By using this site, you agree to our updated Privacy Policy and our Terms of Use. Manage your Cookies Settings.
443,907 Members | 1,932 Online
Bytes IT Community
+ Ask a Question
Need help? Post your question and get tips & solutions from a community of 443,907 IT Pros & Developers. It's quick & easy.

I need some advice/help on running my scripts

P: n/a
For the last couple of months I have been reading and working throught
the examples in Magnus Lie Hetland's Book "Practical Python" This for
all practical purposes is the first computer programming language I
have spent any time at learning, so much of what I have covered in the
book was for the first time.

My problem is that many of the example scripts are run on Linux
machines and I am using Win XP Pro. Here is a specific example of what
is confusing me. If I want to open a file from the dos prompt in some
script do I just write the name of the file I want to open (assuming it
is in the same directory) after the script name?
such as

c:\some_script.py some_text_file.txt

Does piping work the same way in dos as it does on a linux machine?
And last but not least, is there a way to do this all from IDLE?

Jul 18 '05 #1
Share this Question
Share on Google+
1 Reply


P: n/a
Sean wrote:
My problem is that many of the example scripts are run on Linux
machines and I am using Win XP Pro. Here is a specific example of what
is confusing me. If I want to open a file from the dos prompt in some
script do I just write the name of the file I want to open (assuming it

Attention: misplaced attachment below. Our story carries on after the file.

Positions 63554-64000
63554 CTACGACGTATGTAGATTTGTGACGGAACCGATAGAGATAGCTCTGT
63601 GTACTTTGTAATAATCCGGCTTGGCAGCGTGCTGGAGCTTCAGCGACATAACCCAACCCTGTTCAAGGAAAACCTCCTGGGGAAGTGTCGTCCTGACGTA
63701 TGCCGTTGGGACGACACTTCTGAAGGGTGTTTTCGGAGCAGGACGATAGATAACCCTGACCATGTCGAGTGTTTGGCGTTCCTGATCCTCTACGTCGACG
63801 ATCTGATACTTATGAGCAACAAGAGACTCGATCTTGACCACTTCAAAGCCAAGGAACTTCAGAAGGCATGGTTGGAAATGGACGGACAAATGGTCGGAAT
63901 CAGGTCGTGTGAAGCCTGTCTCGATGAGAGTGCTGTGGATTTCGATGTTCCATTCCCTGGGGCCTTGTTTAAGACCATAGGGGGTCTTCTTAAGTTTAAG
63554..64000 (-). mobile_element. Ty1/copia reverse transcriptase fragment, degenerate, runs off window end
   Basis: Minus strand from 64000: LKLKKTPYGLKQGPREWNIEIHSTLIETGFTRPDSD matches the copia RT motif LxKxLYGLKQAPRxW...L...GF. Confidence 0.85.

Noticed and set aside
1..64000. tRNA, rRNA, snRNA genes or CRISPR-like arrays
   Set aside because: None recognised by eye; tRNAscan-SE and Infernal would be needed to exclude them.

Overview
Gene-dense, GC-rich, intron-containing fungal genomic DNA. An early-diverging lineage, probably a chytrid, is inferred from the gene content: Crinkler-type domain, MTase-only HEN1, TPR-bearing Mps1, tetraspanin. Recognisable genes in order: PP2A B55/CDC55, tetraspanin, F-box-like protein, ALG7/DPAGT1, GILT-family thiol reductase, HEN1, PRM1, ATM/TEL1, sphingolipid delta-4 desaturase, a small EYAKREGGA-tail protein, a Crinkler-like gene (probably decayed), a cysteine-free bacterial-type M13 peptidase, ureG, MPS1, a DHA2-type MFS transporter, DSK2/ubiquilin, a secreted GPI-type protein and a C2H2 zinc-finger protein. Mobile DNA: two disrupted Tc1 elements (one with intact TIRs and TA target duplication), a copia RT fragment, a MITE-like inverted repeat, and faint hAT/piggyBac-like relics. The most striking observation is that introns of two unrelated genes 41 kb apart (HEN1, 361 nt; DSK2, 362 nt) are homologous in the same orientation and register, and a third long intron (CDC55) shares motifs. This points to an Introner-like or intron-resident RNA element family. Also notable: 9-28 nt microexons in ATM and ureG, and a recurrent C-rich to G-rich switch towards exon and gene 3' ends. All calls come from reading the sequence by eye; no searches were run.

is in the same directory) after the script name?
such as

c:\some_script.py some_text_file.txt
It's unclear to me what you want to do here. If your some_script.py
looks like:

import sys
f = file(sys.argv[1])

then yes, you can call some_script.py as above, and the file will be
readable from the 'f' file object.

Does piping work the same way in dos as it does on a linux machine?
Mostly:

[D:\Steve]$ type test.py
import sys
for i, line in enumerate(sys.stdin):
sys.stdout.write("%i:%s" % (i, line))

[D:\Steve]$ type input.txt
A
B
C
D

[D:\Steve]$ python test.py < input.txt
0:A
1:B
2:C
3:D

[D:\Steve]$ python test.py > output.txt
Z
Y
X
^Z
^Z

[D:\Steve]$ type output.txt
0:Z
1:Y
2:X

[D:\Steve]$ python test.py < input.txt > output.txt

[D:\Steve]$ type output.txt
0:A
1:B
2:C
3:D

[D:\Steve]$ type input.txt | python test.py
0:A
1:B
2:C
3:D
Note however, that you may run into problems if you don't explicitly
call python:

[D:\Steve]$ test.py < input.txt
Traceback (most recent call last):
File "D:\Steve\test.py", line 2, in ?
for i, line in enumerate(sys.stdin):
IOError: [Errno 9] Bad file descriptor
And last but not least, is there a way to do this all from IDLE?


What exactly do you want to do? You can certainly type something like:

f = file('input.txt')

in IDLE to get access to the 'input.txt' file...

Steve
Jul 18 '05 #2

This discussion thread is closed

Replies have been disabled for this discussion.